"Another observance shows their reverence for this grove. No one may enter it unless he is bound with a cord, by which he acknowledges his own inferiority and the power of the deity. Should he chance to fall, he may not raise himself or get up again, but must roll out over the ground. The grove is the centre of their whole religion. It is regarded as the cradle of the race and the dwelling-place of the supreme god to whom all things are subject and obedient." (Mattingley translation)
The Semnones and other Suebi acknowledged this sacred grove as the birthplace of their whole tribe, regardless of where individuals or clans are born. It is their Ur-Heimat which is acknowledged. By the same token aliens may be born upon our sacred Germanic soil but that does not make them part of our folk and neither does this soil belong to them. The individual clans still acknowledged their blood ties to each other and this was commemorated by this presumably yearly meeting. We are not told unfortunately at what time of the year this rite was held or the exact location. There is a close connection between trees and the origin of Germanic man as related in the Eddas. A similar theme is present also in Iranian mythology.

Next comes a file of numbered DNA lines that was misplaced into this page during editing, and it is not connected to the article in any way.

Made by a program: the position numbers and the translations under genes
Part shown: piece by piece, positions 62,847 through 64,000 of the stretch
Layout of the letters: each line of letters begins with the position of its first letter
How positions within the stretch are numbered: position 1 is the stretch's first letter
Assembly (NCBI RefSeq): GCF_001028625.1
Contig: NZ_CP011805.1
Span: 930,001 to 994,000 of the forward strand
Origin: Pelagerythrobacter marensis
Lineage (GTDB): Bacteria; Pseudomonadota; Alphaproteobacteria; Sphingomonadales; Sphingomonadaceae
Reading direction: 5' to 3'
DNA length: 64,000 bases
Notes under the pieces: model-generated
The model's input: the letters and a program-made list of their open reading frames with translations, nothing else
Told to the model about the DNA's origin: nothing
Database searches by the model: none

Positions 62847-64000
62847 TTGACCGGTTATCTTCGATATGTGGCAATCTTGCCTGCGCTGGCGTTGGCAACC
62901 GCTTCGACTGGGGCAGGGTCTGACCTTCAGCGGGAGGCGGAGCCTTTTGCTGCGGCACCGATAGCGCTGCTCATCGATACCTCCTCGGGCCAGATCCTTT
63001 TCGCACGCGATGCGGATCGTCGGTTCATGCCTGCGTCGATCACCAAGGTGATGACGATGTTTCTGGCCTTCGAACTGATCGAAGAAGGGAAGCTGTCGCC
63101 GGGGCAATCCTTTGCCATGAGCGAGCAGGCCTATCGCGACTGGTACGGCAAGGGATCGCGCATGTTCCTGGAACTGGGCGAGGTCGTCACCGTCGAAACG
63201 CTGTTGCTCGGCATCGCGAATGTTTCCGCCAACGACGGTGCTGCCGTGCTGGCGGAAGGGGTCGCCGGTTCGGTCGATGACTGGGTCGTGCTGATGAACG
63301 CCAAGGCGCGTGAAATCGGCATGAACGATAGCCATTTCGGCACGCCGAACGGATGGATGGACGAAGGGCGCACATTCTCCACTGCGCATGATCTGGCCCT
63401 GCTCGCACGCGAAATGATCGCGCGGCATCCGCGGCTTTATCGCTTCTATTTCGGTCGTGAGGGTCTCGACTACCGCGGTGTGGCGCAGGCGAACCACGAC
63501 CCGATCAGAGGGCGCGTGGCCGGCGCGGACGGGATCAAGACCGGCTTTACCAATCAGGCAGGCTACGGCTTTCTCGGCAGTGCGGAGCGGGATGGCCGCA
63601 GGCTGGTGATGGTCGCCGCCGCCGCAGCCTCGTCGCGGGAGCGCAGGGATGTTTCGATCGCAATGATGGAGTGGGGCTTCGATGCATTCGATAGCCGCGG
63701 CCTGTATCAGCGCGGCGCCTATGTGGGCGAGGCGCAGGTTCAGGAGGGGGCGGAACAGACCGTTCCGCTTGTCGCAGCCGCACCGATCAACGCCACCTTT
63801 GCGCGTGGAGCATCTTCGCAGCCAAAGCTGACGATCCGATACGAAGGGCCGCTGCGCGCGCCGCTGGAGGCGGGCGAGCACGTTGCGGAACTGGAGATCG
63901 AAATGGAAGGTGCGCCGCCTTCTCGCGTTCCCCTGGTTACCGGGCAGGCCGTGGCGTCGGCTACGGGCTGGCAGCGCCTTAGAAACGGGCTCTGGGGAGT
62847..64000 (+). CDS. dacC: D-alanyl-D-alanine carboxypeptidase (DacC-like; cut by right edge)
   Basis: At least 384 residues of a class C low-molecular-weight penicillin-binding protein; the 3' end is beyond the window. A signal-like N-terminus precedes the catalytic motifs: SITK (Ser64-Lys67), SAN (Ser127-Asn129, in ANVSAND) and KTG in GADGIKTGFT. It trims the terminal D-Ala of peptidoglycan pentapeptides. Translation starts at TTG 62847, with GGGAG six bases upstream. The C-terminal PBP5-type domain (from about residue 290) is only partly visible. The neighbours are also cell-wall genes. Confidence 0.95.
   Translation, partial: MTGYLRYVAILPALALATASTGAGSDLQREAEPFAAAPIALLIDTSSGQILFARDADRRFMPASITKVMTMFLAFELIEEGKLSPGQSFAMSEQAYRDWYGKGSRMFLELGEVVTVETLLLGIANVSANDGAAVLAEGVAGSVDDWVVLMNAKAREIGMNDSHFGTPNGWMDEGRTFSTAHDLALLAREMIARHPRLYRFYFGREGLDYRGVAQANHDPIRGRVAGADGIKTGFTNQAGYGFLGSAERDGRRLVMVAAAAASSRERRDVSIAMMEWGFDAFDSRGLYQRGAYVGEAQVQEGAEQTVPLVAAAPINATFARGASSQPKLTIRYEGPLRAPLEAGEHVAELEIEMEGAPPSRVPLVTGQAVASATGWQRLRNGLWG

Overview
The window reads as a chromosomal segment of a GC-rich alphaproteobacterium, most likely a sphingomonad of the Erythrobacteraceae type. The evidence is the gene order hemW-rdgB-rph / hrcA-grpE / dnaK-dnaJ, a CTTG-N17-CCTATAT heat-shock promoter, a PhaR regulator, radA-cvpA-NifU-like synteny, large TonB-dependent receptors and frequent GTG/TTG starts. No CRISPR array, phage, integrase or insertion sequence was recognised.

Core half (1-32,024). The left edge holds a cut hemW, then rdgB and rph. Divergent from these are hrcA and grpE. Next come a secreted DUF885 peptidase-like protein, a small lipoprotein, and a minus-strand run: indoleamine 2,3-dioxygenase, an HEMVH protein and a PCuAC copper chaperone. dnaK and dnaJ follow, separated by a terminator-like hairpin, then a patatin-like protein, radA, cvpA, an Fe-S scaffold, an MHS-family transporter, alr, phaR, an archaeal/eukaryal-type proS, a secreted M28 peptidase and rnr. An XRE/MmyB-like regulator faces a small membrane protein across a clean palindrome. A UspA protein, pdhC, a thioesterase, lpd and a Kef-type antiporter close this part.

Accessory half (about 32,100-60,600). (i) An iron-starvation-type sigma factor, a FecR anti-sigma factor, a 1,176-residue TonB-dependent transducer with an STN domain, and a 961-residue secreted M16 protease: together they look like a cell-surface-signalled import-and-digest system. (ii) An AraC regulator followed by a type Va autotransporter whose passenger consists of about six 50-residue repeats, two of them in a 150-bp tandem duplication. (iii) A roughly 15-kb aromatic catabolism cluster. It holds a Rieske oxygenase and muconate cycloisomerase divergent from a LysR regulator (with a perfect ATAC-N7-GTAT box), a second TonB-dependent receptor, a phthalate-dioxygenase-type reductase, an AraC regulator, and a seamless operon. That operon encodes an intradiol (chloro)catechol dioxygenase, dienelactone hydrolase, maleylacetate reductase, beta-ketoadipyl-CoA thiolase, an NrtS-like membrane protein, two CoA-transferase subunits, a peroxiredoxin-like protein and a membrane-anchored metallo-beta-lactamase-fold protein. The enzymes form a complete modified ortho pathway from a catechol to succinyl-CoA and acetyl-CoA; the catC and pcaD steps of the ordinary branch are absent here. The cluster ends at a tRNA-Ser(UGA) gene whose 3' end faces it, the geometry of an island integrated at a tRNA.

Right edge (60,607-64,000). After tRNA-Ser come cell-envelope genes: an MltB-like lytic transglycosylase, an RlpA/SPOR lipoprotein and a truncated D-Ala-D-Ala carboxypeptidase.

There is much debate as to the identity of this ibi regnator omnium deus, "in that place is the god who rules all things." Scholars usually show a preference for one of two deities being the God of the grove of the Semnones, either *Tiwaz or *Wodanaz. Gudmund Schuette posits the theory that the God is the eponymous Semno, `the united.`